Judy: I understand you owned Tortuga Restaurant on Front Street. When was that?

Michael: I opened it in 2001, right at the beginning of the year and closed early fall 2002.

Judy: Was the business in the building at Front and Grace, the former Laundromat (Post Office)?

Michael: Yes, Pam DeGolier had her liquor store there before we moved in.

Judy: Tell me about Tortuga.

Michael: It was an evolution of an idea. I had been in the seafood business in California. I wanted to wholesale oysters from Hood Canal and Vancouver Island and I wanted a facility for coolers. Then I thought I should do a lunch counter, then a restaurant. It kept growing. At the time there were no real seafood restaurants on the Island. I was figuring that Coupeville as an historic area would be perfect for a good seafood restaurant.
The building is quite small. It had 6 or 7 tables at the most. I could only accommodate 25 people at a setting. It was never intended to be a big money maker and that I would dabble. I had two restaurants before and should have known you don't dabble. You have a lobotomy and empty your checkbook and then have a restaurant.
We took a bare building with nothing and built it out as a restaurant. We found old Laundromat stubs to the sewer and that was a huge investment. We had to have a fire approved giant hood for ventilation and make it all fit into a 16' wide space. The kitchen was 12' x 12'. It was really interesting. We designed the kitchen with everything….a 6 burner stove, twin deep-fryers, large coolers, flame grill, three bay sinks, prep counter, all the goodies. Then we did the front. I decided I wasn't interest in a fish and chips shop so we had white linen and wine glasses and silverware. And we hired not just a server but also a maitre d'—someone with a tie and jacket to seat and assist people with wine. Our wines ran from $25 to $150. And it backfired. People would look in the door and see white linen and say, "That's too ritzy." Our prices were reasonable. We charged half of what you would pay in Seattle It was all fresh seafood with a delivery every day. Coupeville wasn't ready for that style. People seemed put-off by the semi-formal look. After 6 or 8 months we went to oilcloth and we had fish and chips and burgers with our core of seafood even for lunch. Then at dinner people demanded fish and chips. I had to dumb-down the menu. I relearned the lesson ….you can't sell to the public what you think they want, you have to sell what they want.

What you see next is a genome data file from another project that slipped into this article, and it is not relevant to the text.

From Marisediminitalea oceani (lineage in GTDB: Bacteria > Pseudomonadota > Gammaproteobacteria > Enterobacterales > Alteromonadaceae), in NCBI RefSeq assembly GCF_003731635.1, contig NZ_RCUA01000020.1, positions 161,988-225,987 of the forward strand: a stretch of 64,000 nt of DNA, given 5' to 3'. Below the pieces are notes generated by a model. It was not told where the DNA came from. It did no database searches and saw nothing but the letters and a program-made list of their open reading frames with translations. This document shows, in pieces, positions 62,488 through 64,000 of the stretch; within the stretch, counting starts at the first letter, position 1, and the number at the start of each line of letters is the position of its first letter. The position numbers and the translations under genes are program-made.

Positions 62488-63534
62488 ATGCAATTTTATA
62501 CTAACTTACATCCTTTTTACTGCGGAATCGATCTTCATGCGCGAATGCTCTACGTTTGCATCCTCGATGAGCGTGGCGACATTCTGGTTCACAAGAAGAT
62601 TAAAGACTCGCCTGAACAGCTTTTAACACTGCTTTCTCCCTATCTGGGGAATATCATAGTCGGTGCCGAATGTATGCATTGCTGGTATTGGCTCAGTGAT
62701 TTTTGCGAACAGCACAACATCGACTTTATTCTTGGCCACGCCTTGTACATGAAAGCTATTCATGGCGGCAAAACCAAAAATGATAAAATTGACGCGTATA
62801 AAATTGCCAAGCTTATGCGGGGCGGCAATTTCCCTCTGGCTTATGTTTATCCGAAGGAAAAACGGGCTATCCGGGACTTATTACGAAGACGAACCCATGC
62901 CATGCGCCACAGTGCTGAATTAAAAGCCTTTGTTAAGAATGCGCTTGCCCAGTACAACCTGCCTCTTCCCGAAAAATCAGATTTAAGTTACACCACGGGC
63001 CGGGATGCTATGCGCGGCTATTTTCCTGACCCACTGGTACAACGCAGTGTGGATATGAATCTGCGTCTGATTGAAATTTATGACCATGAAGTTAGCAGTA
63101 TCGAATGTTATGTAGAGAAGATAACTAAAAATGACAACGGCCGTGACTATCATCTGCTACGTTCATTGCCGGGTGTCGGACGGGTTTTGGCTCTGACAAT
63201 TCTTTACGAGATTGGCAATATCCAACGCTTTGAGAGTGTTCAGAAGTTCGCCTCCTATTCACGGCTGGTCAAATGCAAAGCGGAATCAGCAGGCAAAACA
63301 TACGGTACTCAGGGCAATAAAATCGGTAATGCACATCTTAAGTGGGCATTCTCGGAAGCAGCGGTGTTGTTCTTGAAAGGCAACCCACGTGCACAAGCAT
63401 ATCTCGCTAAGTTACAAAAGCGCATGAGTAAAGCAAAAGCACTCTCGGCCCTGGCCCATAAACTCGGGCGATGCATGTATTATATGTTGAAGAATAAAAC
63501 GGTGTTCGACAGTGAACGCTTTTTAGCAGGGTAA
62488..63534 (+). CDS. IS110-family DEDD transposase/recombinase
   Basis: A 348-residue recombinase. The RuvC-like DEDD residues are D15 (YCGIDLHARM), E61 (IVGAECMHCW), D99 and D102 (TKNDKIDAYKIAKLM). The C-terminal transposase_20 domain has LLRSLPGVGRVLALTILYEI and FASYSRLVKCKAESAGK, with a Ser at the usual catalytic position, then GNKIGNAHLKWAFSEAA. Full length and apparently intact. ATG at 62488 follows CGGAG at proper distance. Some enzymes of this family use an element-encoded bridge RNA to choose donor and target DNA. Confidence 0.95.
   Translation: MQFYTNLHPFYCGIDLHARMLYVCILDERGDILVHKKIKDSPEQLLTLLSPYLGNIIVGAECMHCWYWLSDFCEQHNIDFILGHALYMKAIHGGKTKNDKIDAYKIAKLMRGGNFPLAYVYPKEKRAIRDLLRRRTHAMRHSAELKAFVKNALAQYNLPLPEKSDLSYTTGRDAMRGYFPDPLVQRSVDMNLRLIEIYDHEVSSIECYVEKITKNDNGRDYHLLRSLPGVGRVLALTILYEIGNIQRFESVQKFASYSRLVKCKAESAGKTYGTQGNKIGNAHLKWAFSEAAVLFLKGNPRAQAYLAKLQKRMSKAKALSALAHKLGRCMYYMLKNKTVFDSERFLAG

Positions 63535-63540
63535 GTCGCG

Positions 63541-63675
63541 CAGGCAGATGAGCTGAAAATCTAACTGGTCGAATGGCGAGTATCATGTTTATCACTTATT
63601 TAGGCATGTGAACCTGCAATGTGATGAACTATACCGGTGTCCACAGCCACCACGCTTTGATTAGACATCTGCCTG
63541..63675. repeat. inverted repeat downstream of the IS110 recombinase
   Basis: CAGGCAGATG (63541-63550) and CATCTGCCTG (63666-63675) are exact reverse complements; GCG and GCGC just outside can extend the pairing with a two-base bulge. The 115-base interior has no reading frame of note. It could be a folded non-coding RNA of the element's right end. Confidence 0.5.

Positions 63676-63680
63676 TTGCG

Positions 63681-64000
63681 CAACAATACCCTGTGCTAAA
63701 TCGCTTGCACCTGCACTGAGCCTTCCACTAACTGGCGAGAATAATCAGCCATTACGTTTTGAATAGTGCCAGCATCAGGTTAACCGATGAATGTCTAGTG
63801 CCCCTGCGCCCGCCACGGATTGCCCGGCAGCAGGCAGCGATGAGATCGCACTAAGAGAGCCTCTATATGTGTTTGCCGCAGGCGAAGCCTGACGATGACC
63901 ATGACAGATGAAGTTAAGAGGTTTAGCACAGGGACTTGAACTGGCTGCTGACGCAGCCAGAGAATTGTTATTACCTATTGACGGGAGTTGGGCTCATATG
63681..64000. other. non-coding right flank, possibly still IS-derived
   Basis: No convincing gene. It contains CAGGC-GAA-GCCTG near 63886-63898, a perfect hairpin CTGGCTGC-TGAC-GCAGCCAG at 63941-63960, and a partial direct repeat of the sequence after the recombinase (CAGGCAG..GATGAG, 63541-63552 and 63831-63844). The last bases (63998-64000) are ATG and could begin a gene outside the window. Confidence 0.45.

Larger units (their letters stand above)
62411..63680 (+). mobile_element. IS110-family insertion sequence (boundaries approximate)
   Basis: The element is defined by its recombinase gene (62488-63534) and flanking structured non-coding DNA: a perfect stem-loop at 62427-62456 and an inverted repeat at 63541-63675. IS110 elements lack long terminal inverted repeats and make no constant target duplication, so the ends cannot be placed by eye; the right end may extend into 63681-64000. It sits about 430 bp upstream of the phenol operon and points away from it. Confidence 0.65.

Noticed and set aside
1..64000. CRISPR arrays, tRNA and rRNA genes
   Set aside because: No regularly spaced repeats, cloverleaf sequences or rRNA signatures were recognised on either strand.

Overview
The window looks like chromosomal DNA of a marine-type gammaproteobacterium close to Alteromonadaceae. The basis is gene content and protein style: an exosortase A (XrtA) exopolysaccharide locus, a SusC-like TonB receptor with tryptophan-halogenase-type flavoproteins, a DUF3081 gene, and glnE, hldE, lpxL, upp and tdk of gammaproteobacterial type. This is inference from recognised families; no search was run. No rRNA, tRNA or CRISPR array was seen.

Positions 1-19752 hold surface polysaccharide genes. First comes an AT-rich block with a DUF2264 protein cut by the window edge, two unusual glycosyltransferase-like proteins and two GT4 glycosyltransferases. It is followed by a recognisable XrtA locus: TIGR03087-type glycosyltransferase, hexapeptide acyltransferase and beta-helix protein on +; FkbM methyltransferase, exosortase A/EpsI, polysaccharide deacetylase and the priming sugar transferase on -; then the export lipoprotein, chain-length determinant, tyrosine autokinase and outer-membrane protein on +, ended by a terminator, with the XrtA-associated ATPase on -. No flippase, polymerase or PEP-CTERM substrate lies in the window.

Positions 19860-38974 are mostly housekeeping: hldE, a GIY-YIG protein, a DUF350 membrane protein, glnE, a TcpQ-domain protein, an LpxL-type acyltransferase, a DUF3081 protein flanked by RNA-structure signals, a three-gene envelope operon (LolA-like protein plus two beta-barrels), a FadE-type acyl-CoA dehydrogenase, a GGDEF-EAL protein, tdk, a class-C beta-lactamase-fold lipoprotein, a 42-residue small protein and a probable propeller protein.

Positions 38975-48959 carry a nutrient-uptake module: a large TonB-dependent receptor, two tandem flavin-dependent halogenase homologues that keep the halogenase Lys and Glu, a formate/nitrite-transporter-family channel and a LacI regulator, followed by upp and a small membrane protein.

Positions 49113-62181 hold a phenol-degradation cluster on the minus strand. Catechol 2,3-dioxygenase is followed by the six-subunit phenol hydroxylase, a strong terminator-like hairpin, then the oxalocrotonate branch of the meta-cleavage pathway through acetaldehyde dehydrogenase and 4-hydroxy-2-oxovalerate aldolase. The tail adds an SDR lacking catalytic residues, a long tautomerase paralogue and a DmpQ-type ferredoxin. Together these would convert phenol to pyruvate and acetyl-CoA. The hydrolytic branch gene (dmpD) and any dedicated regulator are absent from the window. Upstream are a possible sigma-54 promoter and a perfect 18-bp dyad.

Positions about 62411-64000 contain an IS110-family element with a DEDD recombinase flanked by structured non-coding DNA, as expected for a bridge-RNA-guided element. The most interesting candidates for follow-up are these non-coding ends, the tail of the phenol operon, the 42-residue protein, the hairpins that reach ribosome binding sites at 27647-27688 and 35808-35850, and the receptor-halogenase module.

Another obstacle was that according to Oak Harbor, Coupeville is on the dark side of the moon. I would run into people who would have seen my photo in the paper and ask them if they have been to the restaurant. They said, "That's down in Coupeville. I was down there two years ago and went to Toby's for a burger." The standard response from Oak Harbor was "We don't go to Coupeville."

Another obstacle was that at that time many of the merchants were hobby merchants. They thought at 4:30 they would rather be at home. All were closed by 5:30. Our restaurant, Toby's and the Captain's Galley were the only places in town open. You couldn't go down and browse the shops before you ate. Dinner was the event.